Every so often a disturbing case involving suspected child abuse or neglect makes the news. Very often, however, there is more to the story than what is initially reported. Even when Texas authorities remove a child from his or her home, the family is often able to regain child custody after a thorough investigation is completed. A recent example from another state has led to a child being held in protective custody after he was found wandering on the side of a busy road.
A motorist saw the boy, who is believed to be between the ages of 3 and 4, and stopped her car to help. She called police, and they arrives and began searching the local area to try and find the child's family. They were unable to connect with anyone claiming a lost child, and resorted to releasing a photo of the child to local media.
The boy's mother was contacted on Facebook by someone who saw the photo, and called police. She was unaware that her son was missing. Upon initial investigation, police believe that the boy was home before he wandered away, and that a teenage relative may have been tasked with watching him at that time.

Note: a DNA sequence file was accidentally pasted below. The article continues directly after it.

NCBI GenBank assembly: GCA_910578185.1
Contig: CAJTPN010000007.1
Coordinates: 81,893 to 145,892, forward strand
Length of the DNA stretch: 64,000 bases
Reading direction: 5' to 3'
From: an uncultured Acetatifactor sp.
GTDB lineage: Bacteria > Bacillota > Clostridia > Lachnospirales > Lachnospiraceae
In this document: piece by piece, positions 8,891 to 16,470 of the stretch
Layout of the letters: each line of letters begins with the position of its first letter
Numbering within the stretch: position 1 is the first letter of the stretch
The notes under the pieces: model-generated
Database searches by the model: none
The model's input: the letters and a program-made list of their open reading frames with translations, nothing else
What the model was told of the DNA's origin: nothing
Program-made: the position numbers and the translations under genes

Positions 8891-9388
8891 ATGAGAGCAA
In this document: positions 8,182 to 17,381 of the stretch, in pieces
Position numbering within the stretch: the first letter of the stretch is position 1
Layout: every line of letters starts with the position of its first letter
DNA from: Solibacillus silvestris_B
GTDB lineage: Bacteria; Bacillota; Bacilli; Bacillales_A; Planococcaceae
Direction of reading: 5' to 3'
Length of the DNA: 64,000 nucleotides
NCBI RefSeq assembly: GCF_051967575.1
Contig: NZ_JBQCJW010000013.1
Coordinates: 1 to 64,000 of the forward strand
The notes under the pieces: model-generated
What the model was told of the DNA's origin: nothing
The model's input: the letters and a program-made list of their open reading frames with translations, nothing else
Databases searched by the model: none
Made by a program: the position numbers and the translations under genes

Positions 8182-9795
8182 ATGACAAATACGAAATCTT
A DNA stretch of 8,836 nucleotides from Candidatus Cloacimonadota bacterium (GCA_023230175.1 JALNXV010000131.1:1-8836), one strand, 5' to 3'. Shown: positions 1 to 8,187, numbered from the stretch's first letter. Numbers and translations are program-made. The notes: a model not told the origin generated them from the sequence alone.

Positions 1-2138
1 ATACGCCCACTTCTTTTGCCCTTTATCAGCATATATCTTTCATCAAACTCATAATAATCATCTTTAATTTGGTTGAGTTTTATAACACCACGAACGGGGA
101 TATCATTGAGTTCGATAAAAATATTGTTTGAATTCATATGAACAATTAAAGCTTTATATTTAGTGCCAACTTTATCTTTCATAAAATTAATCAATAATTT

The boy remains in the custody of Child Protective Services as police continue to look into the matter. While many are outraged that a small child would be able to walk away from home and to a dangerous roadway, it's important to remember that families have many different child care arrangements. It is entirely possible that multiple caregivers take turns looking after this child, and that a misunderstanding or scheduling error led to a period of time when he was unattended.
If his mother believed that he was spending the night with a relative, she might have been completely unaware that her son was missing. In similar cases in Texas and elsewhere, the family was able to have their child custody rights restored. Until more details are made available, it is simply too soon to reach any conclusions about this matter.
Source: chicago.cbslocal.com, "Child Wandering Alone In Northwest Indiana In Protective Custody", Mai Martinez, April 12, 2018